Within this special guest feature, AJ Byers, President and CEO, ROOT Data Center, suggests that if your company is starting or expanding a Big Data initiative, it would be sensible to maintain the needs of property, electricity and up-time top-of-mind. Whether your Big Data operations ultimately live on-premises, at a colocation uk data center, or at the cloud, infrastructure that’s sustainable, scalable, flexible and dependable is ground zero to ensuring its success. AJ Byers has twenty years of expertise in the data center market. Lately, in the growth of one of Canada’s largest data centre service companies with 15 centers he led the team as president of Rogers Data Centers nationally. He has long been a force in the industry. As COO at Magma Communications, he was instrumental in building one of Canada’s first data centres. It’s transformed the way business decisions are made in the financial services, healthcare, retail, and manufacturing industries, in addition to others. Perhaps examined, however, is its impact on the data centre industry. As more and more data is created, stored, and analyzed servers will be necessary. Where and how these servers are stored and managed to keep enable high performance surgeries and to maintain up-time is a non-trivial consideration. So too are power and space as Big Data operations grow and servers are needed.
Even though the cloud feels to be an ethereal place, we do well to keep in mind that the cloud is really just another person’s server space — subject to the very same demands of power and connectivity. Therefore, whether Big Data surgeries exist in a colocation data centre, or in the cloud, then IT operators need to make sure their infrastructure needs are met today and in the future. Real Estate
Servers demand physical distance, irrespective of their installation in colocation facilities or in the cloud. Real estate is becoming a limiting factor for Big Data surgeries and expansion owing to its scarcity as data centers move closer and closer to population centers.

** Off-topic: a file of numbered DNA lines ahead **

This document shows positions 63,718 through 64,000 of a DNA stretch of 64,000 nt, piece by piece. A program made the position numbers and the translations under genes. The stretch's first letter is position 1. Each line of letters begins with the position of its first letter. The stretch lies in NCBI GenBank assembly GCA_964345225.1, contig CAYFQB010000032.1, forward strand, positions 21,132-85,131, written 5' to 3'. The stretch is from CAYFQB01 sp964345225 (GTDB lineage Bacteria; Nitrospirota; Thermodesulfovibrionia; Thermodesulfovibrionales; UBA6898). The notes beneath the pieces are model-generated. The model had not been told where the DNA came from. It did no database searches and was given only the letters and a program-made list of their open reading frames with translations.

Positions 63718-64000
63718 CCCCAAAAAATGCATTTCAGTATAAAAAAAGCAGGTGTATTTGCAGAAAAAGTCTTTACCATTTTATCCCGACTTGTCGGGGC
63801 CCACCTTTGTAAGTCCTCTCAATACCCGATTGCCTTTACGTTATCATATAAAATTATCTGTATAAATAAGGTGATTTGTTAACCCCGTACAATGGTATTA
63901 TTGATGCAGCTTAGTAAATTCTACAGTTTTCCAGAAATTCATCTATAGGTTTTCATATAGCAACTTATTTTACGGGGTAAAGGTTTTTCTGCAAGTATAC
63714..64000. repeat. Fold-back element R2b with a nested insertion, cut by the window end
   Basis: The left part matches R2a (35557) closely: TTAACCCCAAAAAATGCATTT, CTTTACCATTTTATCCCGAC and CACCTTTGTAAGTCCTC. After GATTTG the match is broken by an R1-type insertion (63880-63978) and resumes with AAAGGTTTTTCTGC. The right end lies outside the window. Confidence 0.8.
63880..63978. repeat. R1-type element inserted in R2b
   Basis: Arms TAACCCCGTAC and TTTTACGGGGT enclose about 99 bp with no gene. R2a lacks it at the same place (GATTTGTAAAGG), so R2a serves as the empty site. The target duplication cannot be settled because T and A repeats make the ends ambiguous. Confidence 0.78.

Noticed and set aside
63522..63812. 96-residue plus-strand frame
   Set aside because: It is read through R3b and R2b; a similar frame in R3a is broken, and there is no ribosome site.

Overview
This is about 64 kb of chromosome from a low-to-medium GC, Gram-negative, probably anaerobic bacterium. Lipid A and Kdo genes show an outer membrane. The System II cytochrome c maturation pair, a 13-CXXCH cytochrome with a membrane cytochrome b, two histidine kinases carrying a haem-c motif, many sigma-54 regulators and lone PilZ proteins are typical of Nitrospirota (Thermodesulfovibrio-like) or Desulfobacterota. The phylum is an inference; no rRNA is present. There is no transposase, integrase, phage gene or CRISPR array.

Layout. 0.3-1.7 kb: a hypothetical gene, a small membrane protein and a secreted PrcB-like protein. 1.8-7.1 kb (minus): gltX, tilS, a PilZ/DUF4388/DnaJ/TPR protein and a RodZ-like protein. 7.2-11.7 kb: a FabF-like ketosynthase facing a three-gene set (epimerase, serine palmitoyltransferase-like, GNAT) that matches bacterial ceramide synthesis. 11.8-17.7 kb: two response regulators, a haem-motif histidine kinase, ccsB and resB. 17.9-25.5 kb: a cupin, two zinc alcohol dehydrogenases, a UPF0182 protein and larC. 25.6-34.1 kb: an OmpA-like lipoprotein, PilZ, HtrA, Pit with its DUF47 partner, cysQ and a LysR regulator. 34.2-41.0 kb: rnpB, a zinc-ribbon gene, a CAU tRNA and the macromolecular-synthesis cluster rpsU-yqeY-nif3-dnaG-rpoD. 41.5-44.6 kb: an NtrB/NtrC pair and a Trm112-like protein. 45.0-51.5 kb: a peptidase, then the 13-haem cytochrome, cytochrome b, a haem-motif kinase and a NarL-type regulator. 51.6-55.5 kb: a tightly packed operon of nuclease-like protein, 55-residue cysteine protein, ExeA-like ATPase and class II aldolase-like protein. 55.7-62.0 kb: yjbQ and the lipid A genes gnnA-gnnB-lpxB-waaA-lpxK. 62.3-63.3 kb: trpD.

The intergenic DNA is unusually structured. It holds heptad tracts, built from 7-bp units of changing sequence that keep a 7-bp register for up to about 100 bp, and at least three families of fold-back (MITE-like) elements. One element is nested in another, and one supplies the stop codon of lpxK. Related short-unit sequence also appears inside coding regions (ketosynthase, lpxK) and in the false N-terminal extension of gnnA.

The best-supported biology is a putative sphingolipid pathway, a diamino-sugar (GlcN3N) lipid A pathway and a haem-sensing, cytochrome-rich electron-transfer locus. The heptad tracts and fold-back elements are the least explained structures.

When it comes to growth possible, be cognizant of not only the financial stability of the data center provider, but also its accessibility to both brown and greenfield property, flexible infrastructure for scalability and installation rate.
Based on IBM, 2.5 quintillion bytes of information are made daily and 90% of all of the data in the world was created in the last two years. This pace is reflected in data center growth. According to JLL’s 2017 Information Center Outlook report, the U.S. saw a record 357.85 MW consumed — a continuation of what JLL calls for the”still uncontrolled momentum” that ignites data centre usage worldwide. In addition to general power, power per server’s density is increasing. Not long ago, 2kW per rack was typical; densities of 40 or 30 kW per rack are all demanded and now, that minimal.
As you plan for your organization and its IT infrastructure to grow, you must also ensure that your data center has access to available power as not all grids can provide MWs on demand. The information center also has to be able to cool. Another key consideration is to make sure that your operator provides innovative cooling technologies which reduce your carbon footprint and power consumption if your organization values data centre sustainability. Up-time Through redundant design, up-time is reached in the data centre environment, whether collocated or in the cloud. Generators and instantaneous switches back up power from the local utility in the event of an outage. Percent uptime is achievable, but risk remains. While additional redundancies can be built in with switches and generators, these come at capital cost frequently passed on to the end-user.
Emerging trends in downtime risk reduction come in the usage of artificial intelligence (AI) and machine learning how to maintain operations at their maximum performance. Google utilized AI calculate maximum efficiency during its server farms in 2014 and to monitor factors. Wholesale data centers utilize. AI to the colocation ecosystem’s integration is designed to work alongside existing employees, blending people and technologies. Data centres can now leverage AI characters and machine learning detectors trained by data center technicians to identify signs that there is a failure possible. Whether on-premises ultimately live, in a colocation data center, or infrastructure that’s scalable, flexible, sustainable and dependable is ground zero to ensuring its success.